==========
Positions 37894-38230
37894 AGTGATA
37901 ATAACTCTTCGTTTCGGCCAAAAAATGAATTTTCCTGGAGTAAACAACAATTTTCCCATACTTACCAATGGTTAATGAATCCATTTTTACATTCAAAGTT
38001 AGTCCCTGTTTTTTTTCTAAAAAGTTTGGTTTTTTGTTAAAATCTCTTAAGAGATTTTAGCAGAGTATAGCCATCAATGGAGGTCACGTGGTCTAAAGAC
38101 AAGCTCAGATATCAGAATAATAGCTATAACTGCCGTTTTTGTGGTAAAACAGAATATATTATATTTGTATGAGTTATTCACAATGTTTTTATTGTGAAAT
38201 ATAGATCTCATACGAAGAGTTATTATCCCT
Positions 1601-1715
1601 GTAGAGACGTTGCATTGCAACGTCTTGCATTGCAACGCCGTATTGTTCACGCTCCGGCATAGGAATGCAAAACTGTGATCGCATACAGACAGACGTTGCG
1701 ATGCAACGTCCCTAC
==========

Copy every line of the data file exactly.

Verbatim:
Positions 37894-38230
37894 AGTGATA
37901 ATAACTCTTCGTTTCGGCCAAAAAATGAATTTTCCTGGAGTAAACAACAATTTTCCCATACTTACCAATGGTTAATGAATCCATTTTTACATTCAAAGTT
38001 AGTCCCTGTTTTTTTTCTAAAAAGTTTGGTTTTTTGTTAAAATCTCTTAAGAGATTTTAGCAGAGTATAGCCATCAATGGAGGTCACGTGGTCTAAAGAC
38101 AAGCTCAGATATCAGAATAATAGCTATAACTGCCGTTTTTGTGGTAAAACAGAATATATTATATTTGTATGAGTTATTCACAATGTTTTTATTGTGAAAT
38201 ATAGATCTCATACGAAGAGTTATTATCCCT
Positions 1601-1715
1601 GTAGAGACGTTGCATTGCAACGTCTTGCATTGCAACGCCGTATTGTTCACGCTCCGGCATAGGAATGCAAAACTGTGATCGCATACAGACAGACGTTGCG
1701 ATGCAACGTCCCTAC